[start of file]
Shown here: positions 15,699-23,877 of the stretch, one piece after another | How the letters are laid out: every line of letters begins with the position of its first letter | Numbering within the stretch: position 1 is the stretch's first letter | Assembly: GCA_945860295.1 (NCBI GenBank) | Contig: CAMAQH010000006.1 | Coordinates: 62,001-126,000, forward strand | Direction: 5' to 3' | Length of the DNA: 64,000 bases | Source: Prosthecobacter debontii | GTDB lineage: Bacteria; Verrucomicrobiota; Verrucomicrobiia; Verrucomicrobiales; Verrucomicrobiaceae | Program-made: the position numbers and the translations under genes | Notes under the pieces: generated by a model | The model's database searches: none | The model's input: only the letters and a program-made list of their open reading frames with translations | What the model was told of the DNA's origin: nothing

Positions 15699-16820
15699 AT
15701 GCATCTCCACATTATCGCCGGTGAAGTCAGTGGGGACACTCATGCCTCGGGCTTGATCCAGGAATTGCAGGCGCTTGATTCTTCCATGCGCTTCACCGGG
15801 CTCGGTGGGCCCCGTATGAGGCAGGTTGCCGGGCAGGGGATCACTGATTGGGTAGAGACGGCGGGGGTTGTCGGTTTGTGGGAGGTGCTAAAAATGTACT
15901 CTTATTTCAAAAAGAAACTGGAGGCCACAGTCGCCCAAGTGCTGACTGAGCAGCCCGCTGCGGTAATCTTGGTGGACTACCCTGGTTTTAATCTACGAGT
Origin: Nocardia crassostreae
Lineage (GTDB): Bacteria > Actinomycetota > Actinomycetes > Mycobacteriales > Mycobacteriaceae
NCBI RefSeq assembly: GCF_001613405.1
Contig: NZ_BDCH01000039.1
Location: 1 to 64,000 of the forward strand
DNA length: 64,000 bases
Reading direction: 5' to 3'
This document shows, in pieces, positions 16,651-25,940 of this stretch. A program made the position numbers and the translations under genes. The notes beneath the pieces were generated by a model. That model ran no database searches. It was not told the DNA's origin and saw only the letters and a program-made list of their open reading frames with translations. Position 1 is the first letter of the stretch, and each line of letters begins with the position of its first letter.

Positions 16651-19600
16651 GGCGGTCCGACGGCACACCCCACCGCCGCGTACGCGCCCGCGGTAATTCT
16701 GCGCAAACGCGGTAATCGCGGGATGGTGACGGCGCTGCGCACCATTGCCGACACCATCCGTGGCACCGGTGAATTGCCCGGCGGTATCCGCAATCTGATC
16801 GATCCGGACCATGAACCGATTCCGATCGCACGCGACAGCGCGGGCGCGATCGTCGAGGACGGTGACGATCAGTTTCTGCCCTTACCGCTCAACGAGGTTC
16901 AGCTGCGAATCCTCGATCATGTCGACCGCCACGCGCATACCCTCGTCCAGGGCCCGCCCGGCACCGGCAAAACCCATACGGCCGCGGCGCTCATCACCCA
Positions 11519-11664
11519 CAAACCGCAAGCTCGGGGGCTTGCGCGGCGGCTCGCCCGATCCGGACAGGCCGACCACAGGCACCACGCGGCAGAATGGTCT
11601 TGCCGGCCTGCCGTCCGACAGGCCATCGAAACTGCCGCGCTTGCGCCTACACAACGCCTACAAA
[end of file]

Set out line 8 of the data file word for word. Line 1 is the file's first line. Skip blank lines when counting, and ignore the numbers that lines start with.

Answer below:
Lineage (GTDB): Bacteria > Actinomycetota > Actinomycetes > Mycobacteriales > Mycobacteriaceae